their credit card balances well below their limits. Maxing out credit cards,
paying late, and applying for new credit haphazardly are all things that lower
More banks and lenders use FICO to make credit decisions than
any other scoring or reporting model. Although borrowers can explain negative
items in their credit report, the fact remains that having a low FICO score is
a deal breaker with numerous lenders. Many lenders, particularly in the
mortgage industry, maintain hard-and-fast FICO
minimums for approval. One point below this threshold results
in a denial. Therefore, a strong argument exists that borrowers should
prioritize FICO above all bureaus when trying to build or improve credit.
biggest drawback is that it leaves no room for discretion. If borrowers apply
for a loan that requires a minimum of 660 FICO for approval and their score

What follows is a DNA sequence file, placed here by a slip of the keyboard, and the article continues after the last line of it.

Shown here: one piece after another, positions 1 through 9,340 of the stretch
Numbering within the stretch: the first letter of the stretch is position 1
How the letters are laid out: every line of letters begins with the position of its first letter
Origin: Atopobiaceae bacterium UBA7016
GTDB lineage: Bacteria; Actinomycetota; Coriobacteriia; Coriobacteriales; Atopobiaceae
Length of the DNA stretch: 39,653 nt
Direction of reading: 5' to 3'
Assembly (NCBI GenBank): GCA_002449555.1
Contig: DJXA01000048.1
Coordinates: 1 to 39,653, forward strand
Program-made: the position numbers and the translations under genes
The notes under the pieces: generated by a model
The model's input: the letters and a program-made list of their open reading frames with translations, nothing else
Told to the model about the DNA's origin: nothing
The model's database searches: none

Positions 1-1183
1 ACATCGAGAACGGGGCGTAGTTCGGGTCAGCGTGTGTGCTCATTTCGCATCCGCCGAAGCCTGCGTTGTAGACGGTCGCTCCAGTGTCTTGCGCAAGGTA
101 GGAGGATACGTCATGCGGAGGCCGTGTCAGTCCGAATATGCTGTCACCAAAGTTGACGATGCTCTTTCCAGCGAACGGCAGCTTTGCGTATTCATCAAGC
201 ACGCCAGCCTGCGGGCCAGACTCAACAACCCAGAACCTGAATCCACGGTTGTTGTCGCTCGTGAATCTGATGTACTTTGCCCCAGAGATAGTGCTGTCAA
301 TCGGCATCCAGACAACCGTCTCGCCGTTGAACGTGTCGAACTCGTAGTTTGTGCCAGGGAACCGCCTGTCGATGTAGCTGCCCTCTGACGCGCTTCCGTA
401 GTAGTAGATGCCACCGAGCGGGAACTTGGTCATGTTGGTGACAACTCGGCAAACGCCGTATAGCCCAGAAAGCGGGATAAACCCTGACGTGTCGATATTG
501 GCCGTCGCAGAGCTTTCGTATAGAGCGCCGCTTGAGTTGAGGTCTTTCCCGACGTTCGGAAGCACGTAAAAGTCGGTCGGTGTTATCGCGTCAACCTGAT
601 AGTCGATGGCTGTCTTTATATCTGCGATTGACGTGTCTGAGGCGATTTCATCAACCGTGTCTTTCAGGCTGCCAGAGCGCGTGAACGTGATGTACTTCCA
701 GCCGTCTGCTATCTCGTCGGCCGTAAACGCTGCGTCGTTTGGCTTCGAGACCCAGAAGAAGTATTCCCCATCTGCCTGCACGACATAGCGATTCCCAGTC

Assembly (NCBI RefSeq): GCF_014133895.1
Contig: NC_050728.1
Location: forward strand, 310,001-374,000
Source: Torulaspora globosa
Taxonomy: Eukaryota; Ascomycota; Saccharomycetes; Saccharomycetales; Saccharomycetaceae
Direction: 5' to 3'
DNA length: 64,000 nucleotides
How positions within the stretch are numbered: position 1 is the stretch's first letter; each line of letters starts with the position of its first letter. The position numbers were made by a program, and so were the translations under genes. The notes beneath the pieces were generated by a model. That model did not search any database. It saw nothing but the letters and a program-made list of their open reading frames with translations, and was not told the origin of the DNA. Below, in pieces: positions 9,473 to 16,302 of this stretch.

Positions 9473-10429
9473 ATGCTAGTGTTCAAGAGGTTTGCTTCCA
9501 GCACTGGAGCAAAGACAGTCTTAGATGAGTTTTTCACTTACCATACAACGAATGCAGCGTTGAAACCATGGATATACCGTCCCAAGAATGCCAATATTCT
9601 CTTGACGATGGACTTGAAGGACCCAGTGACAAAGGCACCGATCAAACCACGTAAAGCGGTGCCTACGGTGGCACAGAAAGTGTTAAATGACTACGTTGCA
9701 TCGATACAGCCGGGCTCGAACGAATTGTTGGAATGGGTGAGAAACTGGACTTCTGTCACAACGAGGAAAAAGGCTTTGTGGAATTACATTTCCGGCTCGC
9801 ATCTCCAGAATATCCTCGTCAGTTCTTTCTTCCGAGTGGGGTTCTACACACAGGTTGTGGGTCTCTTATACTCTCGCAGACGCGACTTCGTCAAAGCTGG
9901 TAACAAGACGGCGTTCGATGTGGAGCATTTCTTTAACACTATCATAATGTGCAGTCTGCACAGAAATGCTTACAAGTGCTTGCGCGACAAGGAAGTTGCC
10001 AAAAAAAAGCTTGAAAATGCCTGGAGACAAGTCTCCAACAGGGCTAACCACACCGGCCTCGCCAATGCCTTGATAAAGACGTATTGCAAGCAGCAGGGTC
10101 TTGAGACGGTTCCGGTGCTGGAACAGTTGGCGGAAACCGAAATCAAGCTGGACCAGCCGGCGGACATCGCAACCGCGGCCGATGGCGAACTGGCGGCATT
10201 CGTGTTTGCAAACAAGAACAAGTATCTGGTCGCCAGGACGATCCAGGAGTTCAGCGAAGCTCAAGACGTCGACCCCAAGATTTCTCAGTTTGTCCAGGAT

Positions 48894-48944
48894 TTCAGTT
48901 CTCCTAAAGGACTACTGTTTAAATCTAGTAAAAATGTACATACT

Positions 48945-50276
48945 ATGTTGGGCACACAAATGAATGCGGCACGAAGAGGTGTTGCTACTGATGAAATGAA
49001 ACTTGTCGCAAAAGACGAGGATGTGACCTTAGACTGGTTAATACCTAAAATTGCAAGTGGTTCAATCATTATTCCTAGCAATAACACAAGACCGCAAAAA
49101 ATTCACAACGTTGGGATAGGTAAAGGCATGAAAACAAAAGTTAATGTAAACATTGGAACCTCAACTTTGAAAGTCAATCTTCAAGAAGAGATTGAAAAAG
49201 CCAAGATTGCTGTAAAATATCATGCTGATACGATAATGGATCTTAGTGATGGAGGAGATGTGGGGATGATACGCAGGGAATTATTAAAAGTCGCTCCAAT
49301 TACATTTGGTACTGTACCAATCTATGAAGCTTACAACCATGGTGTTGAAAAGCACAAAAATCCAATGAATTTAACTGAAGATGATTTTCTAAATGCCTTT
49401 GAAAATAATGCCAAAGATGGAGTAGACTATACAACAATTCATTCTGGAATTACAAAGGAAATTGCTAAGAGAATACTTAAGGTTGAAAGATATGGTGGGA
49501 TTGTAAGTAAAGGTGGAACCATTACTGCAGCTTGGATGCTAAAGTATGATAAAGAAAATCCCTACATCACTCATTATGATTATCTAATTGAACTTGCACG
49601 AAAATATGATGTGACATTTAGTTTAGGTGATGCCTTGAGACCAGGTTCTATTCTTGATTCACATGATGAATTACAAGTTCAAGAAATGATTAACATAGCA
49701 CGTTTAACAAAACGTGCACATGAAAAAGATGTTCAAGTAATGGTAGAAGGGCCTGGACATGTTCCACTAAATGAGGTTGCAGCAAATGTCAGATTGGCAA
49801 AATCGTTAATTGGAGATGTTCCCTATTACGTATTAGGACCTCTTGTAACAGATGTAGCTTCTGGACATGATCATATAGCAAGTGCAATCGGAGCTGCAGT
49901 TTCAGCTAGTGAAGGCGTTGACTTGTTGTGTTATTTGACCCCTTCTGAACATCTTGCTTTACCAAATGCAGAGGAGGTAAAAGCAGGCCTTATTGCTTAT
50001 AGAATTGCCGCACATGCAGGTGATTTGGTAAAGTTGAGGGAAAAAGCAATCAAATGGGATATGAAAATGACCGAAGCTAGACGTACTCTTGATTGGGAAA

pulls as a 659, then they are denied the loan, regardless of the reason for
their score. It could be something that in no way implies a lack of
creditworthiness for the particular loan being sought, but unfortunately, the
FICO scoring model does not lend itself to subjectivity. Borrowers with low
FICO scores who have quality information in their credit reports should pursue
lenders that take a more holistic approach to making credit decisions.
Experian is one of the three major credit bureaus that produce
reports detailing consumers' borrowing habits. Creditors, such as mortgage
companies, auto finance companies, and credit card companies, report borrowers'
outstanding debt and payment histories to Experian, as well as to its peers
Equifax and TransUnion (NYSE: TRU). The bureaus organize this information
into reports that break down which accounts are in good standing, which are in
bad standing, and accounts that are in collections and public records, such as
bankruptcies and liens.
Experian has its own numerical scoring model, known as Experian PLUS, which
offers a score from 330 to 830. Experian PLUS scores correlate strongly with FICO
scores, though they are not the same thing, and the algorithms used to
calculate them differ.
advantage over FICO is that the information it provides is more thorough than a